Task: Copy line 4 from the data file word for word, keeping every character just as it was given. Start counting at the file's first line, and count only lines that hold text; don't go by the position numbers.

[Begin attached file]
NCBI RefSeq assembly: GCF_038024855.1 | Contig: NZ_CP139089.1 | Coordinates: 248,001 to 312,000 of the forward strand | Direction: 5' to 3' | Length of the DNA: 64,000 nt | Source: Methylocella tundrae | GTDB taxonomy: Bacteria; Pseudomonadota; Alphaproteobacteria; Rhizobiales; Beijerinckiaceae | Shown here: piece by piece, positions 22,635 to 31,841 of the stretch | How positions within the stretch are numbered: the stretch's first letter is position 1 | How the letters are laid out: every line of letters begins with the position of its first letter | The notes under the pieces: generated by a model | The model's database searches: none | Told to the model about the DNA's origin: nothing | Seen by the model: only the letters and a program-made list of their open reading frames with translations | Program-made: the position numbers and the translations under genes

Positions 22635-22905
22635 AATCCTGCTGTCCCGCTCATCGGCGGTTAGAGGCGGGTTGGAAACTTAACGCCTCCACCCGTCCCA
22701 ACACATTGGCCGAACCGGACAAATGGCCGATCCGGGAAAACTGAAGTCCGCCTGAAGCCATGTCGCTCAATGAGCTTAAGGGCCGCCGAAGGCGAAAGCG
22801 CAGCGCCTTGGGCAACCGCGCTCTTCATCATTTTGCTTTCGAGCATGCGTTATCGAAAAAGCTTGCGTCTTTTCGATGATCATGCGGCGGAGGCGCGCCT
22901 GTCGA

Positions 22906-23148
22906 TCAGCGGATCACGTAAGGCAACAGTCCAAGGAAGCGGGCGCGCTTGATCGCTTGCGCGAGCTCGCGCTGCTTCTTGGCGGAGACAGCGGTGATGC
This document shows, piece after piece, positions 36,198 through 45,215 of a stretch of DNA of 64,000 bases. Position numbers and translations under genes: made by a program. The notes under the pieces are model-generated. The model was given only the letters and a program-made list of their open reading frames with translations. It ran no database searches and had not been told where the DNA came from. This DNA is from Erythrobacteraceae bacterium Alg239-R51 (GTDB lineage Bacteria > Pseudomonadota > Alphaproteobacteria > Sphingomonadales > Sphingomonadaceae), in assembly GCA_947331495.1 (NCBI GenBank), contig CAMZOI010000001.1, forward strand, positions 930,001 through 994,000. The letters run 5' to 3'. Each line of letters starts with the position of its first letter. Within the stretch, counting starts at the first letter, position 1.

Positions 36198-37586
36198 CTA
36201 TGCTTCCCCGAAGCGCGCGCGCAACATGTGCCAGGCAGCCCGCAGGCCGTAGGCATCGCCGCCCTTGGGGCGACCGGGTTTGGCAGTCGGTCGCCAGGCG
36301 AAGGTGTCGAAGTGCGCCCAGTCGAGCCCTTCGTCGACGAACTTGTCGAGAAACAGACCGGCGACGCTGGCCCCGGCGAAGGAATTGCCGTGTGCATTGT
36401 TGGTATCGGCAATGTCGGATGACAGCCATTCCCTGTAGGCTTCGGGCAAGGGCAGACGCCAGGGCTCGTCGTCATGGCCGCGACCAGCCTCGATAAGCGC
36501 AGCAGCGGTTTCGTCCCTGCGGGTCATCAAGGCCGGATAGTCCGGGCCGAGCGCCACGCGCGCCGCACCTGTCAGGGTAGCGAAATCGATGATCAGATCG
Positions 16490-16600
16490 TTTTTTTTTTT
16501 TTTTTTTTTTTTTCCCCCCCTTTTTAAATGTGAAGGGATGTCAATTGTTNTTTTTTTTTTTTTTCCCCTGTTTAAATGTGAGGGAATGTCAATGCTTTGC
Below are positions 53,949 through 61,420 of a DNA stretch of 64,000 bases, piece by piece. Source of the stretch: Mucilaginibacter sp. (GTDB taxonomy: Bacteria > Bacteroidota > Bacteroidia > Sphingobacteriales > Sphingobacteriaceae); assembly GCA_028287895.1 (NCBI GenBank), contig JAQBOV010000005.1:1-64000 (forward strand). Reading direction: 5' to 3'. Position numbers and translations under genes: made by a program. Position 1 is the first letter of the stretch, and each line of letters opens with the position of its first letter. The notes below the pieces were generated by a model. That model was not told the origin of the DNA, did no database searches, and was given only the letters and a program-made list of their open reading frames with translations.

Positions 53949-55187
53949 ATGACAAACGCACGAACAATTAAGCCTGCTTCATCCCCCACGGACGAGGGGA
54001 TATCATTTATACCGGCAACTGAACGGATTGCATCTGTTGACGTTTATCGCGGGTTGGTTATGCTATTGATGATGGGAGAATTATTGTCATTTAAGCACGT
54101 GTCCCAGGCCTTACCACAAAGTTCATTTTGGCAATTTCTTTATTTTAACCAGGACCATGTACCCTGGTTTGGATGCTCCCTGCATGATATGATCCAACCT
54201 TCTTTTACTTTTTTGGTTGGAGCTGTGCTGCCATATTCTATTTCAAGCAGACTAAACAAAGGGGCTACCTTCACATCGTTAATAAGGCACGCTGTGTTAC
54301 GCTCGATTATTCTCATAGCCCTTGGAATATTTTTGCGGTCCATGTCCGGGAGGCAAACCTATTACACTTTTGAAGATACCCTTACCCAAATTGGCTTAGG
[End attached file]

22701 ACACATTGGCCGAACCGGACAAATGGCCGATCCGGGAAAACTGAAGTCCGCCTGAAGCCATGTCGCTCAATGAGCTTAAGGGCCGCCGAAGGCGAAAGCG